When interviewed by The Guardian, the struggle he had endured to eventually get his break into the mainstream was not lost on him. "There's something that's kind of brokenly beautiful about this almost 40-year-old man making his way, you know," he observed. "I'm the real Cinderella man." That hit him even harder in September 2021, when he stepped onto the stage of Nashville's famed Ryman Auditorium for the first time, to rapturous applause. "Boy," he told the hometown crowd. "Y'all made me feel like Garth Brooks tonight!" 

The fact that he was pushing 40 before he experienced legitimate fame and had emerged from the rock-bottom of life, gave Jelly Roll a unique perspective on the stardom and success he has achieved. In fact, he told Billboard that he envisioned one day pulling away from music and devoting his time to helping at-risk youth. "Whenever I'm done doing the circus of the music business and I want to leave the carnival and be a normal human," he said. "That's what I'll do." 

He captured Nashville's attention performing at the Grand Ole Opry

Having grown up near Nashville, it wasn't until Jelly Roll was invited to play the Grand Ole Opry that he felt that he had been embraced by the country music establishment of the town. In September 2021, Jelly Roll shared a video on Facebook in which a representative from the Opry extended an invitation to perform later that year. In the video, Jelly Roll's eyes widened in surprise as he slowly responded, "You're s***ing me." As it sank in, he placed his hands over his eyes and proceeded to openly weep, wrapping the woman who had invited him in a bear hug.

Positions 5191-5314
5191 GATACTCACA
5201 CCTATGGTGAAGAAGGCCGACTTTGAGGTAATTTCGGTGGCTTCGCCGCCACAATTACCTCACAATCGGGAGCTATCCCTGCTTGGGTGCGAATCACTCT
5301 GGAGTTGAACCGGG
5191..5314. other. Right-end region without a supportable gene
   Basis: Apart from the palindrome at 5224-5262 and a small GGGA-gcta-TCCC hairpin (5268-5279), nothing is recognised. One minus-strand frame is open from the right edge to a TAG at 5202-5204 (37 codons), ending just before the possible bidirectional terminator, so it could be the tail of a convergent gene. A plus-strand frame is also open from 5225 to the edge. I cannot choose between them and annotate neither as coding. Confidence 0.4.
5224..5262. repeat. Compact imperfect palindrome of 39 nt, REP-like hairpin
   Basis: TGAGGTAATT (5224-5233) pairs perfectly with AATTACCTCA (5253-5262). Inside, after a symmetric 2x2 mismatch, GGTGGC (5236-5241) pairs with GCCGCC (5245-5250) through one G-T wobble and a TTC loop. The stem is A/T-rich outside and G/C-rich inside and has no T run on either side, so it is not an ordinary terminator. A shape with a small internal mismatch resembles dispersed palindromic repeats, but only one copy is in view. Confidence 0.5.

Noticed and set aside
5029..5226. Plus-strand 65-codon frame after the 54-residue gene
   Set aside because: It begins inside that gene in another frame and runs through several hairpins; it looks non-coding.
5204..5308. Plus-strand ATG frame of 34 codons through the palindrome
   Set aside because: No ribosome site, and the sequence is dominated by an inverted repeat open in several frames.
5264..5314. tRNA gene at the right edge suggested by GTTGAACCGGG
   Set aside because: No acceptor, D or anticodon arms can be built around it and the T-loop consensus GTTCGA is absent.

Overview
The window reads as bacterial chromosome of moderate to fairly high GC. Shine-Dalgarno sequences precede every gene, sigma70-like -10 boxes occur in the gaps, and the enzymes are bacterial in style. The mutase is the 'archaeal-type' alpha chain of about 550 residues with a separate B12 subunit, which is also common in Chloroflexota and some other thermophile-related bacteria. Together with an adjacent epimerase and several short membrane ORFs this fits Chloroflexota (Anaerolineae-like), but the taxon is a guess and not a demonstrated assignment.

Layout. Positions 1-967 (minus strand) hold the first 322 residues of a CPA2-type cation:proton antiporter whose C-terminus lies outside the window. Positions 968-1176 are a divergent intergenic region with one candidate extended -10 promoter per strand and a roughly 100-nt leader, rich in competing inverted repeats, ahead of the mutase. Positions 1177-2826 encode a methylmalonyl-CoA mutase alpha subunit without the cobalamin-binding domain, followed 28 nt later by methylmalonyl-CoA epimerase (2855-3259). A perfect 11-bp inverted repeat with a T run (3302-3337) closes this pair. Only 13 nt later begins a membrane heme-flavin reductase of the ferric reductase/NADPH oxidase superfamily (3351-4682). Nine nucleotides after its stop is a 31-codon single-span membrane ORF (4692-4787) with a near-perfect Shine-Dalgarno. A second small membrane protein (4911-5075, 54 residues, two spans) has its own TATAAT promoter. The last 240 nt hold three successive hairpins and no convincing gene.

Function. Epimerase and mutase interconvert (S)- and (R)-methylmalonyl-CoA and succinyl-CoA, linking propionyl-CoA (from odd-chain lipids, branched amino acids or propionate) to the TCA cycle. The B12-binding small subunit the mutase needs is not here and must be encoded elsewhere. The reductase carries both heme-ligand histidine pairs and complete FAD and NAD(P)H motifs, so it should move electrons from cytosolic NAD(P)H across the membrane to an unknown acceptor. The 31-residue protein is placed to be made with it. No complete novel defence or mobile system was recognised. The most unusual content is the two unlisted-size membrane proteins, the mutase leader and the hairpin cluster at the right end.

The Opry later shared a video on YouTube that featured highlights from Jelly Roll's debut on that storied stage. Recalling the moment, Jelly Roll again teared up. "Being invited to play the Grand Ole Opry, for me, is like the ultimate overcoming of everything," he explained. "I represent a group of people that would have never believed that anything like this could happen to anybody like us."

The venue's rich history and all the incredible artists that the Opry has featured over the decades truly made the moment special, but having been born and bred in Nashville made it all the more magical. "It means a lot to me as a musician, but it means just as much to be as a local kid," Jelly Roll added. 

He hit No.1, remaining there for a record-breaking 25 weeks